Many nations united in faith
Around 100 members in Paris, France are looking forward to the visit of the Chief Apostle on 17 October. The special thing about this congregation: they come from many different countries but are nevertheless connected by the same faith.
The beginnings of the congregation of Paris go back to the early 1930s. Since 1966, the divine services have taken place at the same address, namely 70 rue de Charonne or 60 rue Trousseau—the entrance is located exactly at the intersection of these two streets. At the very beginning, the building served as a cinema, which was first renovated and then finally torn down. A residential building was constructed in its place, the ground floor of which houses the church with its modern, hospitable, oval hall.
An international congregation
At a glance it is evident that many members of the congregation are anything but typically French, because they are originally from Angola, Cameroon, the Democratic Republic of the Congo, the Republic of Congo, Ecuador, Germany, Haiti, the Ivory Coast, Russia, and Turkey... And naturally, there are also a few members from France in the mix.
The rector of the congregation is Vianney Fullhardt, a true Frenchman. He places great value on the international character of the congregation. His feeling is that this diversity promotes tolerance and understanding, and that it enriches the congregation tremendously. Many members of the congregation likewise find that it enhances faith life and congregational life when there are so many views and so many ways to practise and express faith in the same congregation. “Everyone participates in all the work that needs to be done in the congregation, be it cleaning the church, decorating the flowers, singing along in—or leading—the choir, or teaching the children. The colour of skin is irrelevant,” says Sonia, a sister with two nationalities herself: her father is French and her mother is German.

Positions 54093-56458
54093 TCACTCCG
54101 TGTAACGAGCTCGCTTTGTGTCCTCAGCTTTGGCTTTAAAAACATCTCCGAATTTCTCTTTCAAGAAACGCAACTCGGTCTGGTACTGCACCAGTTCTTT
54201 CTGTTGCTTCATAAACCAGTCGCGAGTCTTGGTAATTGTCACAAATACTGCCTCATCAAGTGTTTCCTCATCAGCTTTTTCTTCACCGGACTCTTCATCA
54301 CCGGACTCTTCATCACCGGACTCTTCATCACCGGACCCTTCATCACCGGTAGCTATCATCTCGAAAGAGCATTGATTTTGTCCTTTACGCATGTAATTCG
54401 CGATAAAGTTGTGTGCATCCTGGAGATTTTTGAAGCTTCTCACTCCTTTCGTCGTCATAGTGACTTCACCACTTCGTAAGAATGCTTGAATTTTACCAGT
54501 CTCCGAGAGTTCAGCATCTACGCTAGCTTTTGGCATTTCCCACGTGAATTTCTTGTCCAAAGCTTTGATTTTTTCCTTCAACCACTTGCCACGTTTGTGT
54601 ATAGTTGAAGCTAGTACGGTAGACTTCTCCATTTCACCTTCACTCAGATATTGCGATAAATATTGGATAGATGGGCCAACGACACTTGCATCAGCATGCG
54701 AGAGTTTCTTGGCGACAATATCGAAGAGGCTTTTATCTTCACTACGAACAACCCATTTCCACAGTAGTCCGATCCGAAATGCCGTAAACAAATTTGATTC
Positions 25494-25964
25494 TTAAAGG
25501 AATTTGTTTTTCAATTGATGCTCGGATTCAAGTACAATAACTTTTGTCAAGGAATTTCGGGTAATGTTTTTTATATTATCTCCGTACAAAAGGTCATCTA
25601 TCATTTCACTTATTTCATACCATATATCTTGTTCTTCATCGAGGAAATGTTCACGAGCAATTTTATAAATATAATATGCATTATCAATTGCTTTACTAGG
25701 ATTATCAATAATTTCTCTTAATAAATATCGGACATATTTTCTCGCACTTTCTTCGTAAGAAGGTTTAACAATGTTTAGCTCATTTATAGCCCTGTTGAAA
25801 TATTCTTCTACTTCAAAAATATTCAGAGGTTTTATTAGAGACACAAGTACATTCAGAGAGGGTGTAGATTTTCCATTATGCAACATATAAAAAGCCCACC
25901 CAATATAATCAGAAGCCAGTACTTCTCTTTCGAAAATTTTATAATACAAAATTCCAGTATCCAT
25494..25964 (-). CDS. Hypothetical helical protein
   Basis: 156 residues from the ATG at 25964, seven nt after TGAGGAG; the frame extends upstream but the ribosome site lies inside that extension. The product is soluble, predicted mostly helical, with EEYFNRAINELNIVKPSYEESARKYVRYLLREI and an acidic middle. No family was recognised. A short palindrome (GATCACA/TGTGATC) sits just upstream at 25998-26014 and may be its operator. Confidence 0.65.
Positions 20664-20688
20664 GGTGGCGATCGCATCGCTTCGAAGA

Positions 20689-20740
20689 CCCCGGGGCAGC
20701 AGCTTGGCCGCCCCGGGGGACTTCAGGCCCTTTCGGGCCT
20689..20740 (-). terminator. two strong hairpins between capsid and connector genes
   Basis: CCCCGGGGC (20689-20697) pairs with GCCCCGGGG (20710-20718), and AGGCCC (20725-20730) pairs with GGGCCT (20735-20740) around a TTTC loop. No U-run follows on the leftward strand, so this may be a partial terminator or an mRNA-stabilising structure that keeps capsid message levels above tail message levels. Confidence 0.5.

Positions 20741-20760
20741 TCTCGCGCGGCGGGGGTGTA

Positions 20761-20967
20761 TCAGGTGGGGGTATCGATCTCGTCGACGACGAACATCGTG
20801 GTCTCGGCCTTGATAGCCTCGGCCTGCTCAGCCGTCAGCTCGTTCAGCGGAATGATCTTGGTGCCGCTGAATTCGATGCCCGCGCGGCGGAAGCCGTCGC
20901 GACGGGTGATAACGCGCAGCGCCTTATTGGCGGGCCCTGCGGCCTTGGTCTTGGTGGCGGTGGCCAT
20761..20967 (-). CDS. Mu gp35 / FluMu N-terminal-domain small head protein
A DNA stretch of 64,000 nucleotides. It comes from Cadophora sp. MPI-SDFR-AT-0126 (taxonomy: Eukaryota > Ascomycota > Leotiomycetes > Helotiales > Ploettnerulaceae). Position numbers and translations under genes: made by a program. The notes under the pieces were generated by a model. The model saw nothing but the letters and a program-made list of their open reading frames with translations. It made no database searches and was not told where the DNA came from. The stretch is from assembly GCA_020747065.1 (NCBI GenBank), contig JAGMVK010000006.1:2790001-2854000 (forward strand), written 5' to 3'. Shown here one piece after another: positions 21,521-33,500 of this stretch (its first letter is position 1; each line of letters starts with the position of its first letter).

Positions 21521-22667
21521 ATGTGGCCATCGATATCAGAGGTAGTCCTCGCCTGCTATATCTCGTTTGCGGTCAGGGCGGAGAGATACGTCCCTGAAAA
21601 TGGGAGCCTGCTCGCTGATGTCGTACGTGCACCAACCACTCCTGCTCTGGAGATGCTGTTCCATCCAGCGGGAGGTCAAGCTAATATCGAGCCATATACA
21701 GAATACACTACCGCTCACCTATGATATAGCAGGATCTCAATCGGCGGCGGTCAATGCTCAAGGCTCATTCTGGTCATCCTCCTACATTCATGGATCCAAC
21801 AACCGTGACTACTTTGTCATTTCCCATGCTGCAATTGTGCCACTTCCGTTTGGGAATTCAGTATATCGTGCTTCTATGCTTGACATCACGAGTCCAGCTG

A musical congregation
Before the pandemic, it was a given for the members to sing together after services. This tradition is one that the members of the Paris congregation have inherited from their Congolese brethren. “It’s our way of saying goodbye to one another after the divine service,” explains priest and former rector Jeef Emanonge, who is from Kinshasa, Democratic Republic of the Congo.
The COVID-19 pandemic forced the Parisians to become creative. So it was that small ensembles comprised of organ, piano, and violins began to form. And thanks to the more recent relaxation of health protocols, it has also been possible to have small choirs perform. Now there are even some flutes helping along to provide the musical framework for the divine services.
A lively congregation
Paris is a young, lively community. The youth grows every year with young members from many countries who are here to complete their studies or pursue their internship. They join the Paris youth group for the duration of their stay, and often even longer (that's why there is social media, after all).
The congregation had long been looking forward to the visit of the Chief Apostle, who had originally planned to come to Paris on 04 October 2020. How great was their disappointment when the visit had to be cancelled because of the pandemic! “I do not yet know how this will be possible, but I promise you that I will come to Paris in 2021,” said the Church leader at the altar in Strasbourg, where he was obliged to conduct the divine service instead. He will finally be able to make good on this promise on 17 October. The musical congregation has been preparing for the service for months. “Unfortunately we are not allowed to play in the rented hall, but some musicians will perform, and the children will sing one song when the Apostles arrive,” relates Sonia. “We rehearsed quite a lot, both at home and in church.”
A united congregation
Everyone, irrespective of nationality or skin colour, sits in church on Sundays in Paris—or connected to the congregation online in front of their television or laptop during the pandemic—and together they hear the one word of God that comes from the altar and unites them all. “I feel very comfortable in the Paris congregation because our members have made a strength out of their differences,” relates Viannney Fullhardt, the rector of the international congregation. “While the members come from different cultures, they put these into the service of the congregation. Our congregation is often cited as an example of successful integration within the Christian community, because everyone is looking in the same direction, namely the return of Christ, and there is a very strong feeling of solidarity among the members.”